How the footwork to what we know today as Yugo emerged from its various sources remains a mystery. However, Ron Houston observes that by the time Huig Hofman presented his version of Jugo (Joego) at Stockton in 1968, similar versions had been presented at Ogelbay Institute in 1961, Kentucky Dance Institute in 1964, and Blue Star Israeli Folk Dance Camp in 1966.
- I could find no YouTubes of dancers self-proclaimed as Jewish doing either Yugo or Hineh Lo Yanum with this choreography. (Lots of other dances called Hineh Lo Yanum exist.) I could only find 3 YouTubes of recreational dancers doing Yugo, and all had captions in Italian. These YouTubes show the same general footwork as Hofman’s description above, with these notable exceptions:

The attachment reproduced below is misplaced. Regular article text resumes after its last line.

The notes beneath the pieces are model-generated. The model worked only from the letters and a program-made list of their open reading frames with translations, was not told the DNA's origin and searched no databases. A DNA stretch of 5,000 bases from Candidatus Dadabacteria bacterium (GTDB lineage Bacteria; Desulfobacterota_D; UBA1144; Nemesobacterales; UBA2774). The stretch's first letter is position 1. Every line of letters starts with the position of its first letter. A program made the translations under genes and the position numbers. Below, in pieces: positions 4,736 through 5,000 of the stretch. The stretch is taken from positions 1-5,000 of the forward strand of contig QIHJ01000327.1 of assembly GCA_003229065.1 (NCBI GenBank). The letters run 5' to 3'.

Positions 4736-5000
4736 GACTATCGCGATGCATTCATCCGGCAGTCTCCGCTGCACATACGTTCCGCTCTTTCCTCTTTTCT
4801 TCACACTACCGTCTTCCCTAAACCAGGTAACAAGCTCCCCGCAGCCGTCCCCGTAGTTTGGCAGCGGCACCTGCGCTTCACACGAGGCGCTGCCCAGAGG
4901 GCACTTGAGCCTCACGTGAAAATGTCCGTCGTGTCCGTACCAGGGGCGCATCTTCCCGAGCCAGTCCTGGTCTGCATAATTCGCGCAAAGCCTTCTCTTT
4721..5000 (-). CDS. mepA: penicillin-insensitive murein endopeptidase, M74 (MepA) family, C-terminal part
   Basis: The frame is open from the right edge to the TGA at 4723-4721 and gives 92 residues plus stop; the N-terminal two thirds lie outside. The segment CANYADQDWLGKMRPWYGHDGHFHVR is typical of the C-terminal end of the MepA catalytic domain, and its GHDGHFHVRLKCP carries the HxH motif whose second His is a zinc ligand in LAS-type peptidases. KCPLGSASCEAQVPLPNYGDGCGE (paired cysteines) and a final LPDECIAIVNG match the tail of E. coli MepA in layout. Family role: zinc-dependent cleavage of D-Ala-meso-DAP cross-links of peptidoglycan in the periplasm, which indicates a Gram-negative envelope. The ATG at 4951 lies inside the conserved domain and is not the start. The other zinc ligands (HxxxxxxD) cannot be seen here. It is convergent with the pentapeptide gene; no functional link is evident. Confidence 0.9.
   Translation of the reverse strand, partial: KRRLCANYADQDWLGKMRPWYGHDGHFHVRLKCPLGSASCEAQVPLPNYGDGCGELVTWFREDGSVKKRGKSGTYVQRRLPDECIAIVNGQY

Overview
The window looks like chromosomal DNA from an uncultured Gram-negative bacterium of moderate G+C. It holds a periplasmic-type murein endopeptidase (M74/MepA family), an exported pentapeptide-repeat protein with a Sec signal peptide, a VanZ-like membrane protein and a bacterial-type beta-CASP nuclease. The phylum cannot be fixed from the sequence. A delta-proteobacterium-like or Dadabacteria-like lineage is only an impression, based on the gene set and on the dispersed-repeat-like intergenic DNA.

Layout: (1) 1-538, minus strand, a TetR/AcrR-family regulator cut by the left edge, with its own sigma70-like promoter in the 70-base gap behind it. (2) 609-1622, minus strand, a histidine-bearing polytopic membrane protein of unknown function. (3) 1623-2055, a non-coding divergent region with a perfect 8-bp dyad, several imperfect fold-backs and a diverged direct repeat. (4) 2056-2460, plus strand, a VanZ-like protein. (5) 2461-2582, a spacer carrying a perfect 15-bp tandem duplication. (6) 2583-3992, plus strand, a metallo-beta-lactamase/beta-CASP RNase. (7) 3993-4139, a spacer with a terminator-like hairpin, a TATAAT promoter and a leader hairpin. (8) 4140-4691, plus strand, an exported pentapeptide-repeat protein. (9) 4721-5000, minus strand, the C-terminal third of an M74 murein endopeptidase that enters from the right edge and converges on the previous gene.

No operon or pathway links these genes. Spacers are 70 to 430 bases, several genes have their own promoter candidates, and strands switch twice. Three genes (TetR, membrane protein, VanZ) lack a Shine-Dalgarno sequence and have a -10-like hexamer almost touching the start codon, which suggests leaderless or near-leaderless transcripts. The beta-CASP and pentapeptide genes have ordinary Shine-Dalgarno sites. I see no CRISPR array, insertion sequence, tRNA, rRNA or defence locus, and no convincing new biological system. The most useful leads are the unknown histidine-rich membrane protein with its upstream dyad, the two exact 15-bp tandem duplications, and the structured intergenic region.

- In all three, Part C moves to the left, and has a leap-hop pattern (two steps on each foot – 2 beats = R,R, or L,L, easier on the knees!) instead of one leap per beat (R,L,R,L,)
- In all three, Part B has a noticeable dip after the 5th step.
- In the third YouTube only, Part A starts to the left. This agrees with the dance description presented at Ogelbay, 1961.
CONCLUSION: We still don’t know much about Yugo. What we know is this: The only connection the dance has with Yugoslavia is that the only time it was seen performed, in 1945, the performers were Yugoslavian refugees (in Belgium.) However, they acknowledged the dance was not Slavic, but Jewish. We don’t know if the Yugoslavs demonstrated the dance as a whole or as an assortment of step patterns.